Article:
Data Science and Astronomy: A Match Made in the Cosmos

By Zain Mobeen and Mahnoor Fatima l 1st May 2023

Have you ever looked at a very cool picture of a star or a galaxy and wondered how astronomers capture such images of celestial objects millions and millions of miles away? 

Galaxy Cluster Abell 611, located roughly 3.2 Billion Light Years from Earth – Hubble Telescope

Well, data science plays a crucial role in helping space scientists image distant stars and galaxies. In recent years, astrophysics and data science have become closely intertwined. Gone are the days of old when astronomers would meticulously sift through a multitude of stellar spectra by eye and categorise stars. Nowadays you would employ a machine learning code with all known spectral types already fed into it. Of course, every now and then one might still have a closer look at a peculiar star or two. Classifying galaxies based on their morphology is another avenue where machine learning has been used to disentangle galaxies that are morphologically ambiguous or in simple words, just plain weird. This, of course, only being possible once the code has been trained using galaxies of known morphological types.

The vast amount of data that is collected from space telescopes can be overwhelming, and data science provides the tools and techniques needed to extract useful information from this data. Raw data collected by space telescopes like Hubble, Chandra, Spitzer, etc., are often noisy, blurred, and distorted. Data scientists use advanced image processing techniques to clean up the data, remove noise, and enhance the resolution. This helps in producing clear and sharp images of distant stars and galaxies.

One important application of data science in space exploration is in image processing. Space telescopes capture images of distant stars and galaxies that are often blurred or noisy. Data science techniques such as image processing algorithms can be used to enhance these images, removing noise, and improving resolution. This allows astronomers to see more clearly and extract more information from the images. Another application of data science in space exploration is data analysis. Space telescopes collect massive amounts of data, and data science provides the tools needed to analyse this data and extract meaningful insights. Data science techniques such as machine learning can be used to identify patterns in the data, helping astronomers to classify stars and galaxies and make predictions about their behaviour.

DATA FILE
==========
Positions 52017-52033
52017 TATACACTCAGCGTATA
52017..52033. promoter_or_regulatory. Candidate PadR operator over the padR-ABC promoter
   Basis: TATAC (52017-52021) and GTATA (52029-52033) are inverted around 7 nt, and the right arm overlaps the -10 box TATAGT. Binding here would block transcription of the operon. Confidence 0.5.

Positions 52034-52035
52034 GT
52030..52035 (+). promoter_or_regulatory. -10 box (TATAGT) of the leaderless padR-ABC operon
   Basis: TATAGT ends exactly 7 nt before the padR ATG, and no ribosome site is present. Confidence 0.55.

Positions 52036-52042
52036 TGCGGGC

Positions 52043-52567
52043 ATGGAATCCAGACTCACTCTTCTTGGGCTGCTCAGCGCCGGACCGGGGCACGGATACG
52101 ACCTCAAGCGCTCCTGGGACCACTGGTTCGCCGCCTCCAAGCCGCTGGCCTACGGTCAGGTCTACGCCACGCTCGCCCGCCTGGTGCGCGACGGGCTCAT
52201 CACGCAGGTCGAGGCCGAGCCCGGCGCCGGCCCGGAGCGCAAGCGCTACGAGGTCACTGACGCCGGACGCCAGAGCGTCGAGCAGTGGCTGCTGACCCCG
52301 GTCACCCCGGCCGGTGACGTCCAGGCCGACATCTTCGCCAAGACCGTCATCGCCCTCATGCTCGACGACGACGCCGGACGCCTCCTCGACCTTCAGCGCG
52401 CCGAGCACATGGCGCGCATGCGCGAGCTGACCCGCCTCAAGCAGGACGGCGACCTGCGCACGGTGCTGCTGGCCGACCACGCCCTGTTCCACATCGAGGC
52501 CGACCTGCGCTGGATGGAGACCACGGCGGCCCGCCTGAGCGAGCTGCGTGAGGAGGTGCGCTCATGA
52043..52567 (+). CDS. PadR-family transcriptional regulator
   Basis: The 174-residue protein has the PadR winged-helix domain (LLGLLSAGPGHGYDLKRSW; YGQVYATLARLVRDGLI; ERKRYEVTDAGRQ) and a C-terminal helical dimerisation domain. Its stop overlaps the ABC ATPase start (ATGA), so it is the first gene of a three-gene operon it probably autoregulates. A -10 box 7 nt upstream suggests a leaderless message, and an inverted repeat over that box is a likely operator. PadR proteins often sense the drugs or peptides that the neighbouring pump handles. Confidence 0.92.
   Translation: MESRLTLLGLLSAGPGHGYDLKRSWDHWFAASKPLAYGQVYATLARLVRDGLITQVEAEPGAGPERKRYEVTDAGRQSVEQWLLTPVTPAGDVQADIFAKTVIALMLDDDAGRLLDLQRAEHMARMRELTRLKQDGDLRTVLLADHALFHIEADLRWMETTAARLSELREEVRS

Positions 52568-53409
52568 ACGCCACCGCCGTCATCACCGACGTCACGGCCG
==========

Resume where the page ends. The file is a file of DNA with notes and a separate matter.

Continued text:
A key tool that has become the bread and butter of astrophysicists from across various subfields is computational modelling. What makes astrophysics unique is that many times the objects being studied are distant and not accessible unless one is studying a celestial body in the Solar System. Say someone wanted to understand the interior of a neutron star or a dust clump falling onto a black hole. Well, what does one do? Construct a model you see! Create a numerical code using known physical laws, assign some parameters “realistic” values that you would expect and then solve these equations on a user-defined grid iteratively to see how the particular astrophysical scenario evolves in time. So, for instance, one could model the effects of the solar wind on Earth’s atmosphere. Or perturbations occurring inside a blackhole accretion disk because of a nearby star. The possibilities are limitless. Stellar codes are a common commodity in astrophysics the results of these codes are often at times directly compared with observations. For example, one can model the interior of a pulsating star and check if the pulsation period agrees with what is observed. As computing power continues to increase so does the resolution and scope of these numerical codes. Thus, with time we expect astrophysical codes to become more accurate and robust. Lastly, let us not forget that historically for the most part astronomers have been taking images of the night sky. That tradition continues albeit with a lot more sophistication than what was previously required. For instance, the famous M87 blackhole image was the result of a technique known as interferometry. For those of us in the field, constructing images with interferometry can be a handful. Thus, a great degree of ingenuity is required in order to solve the problem. Over the last few decades, astronomers have developed a plethora of image reconstruction algorithms that with time have yielded better and better images. Essentially these algorithms tend to fill in the “spaces” left out by observations in order to construct a complete image. This filling in of course relies on the underlying mechanism that the algorithm uses, for example, MCMC or Baysian inference. Some of the more cutting-edge softwares have started employing neural networks as well, and this is expected to revolutionize interferometric image reconstruction in the near future.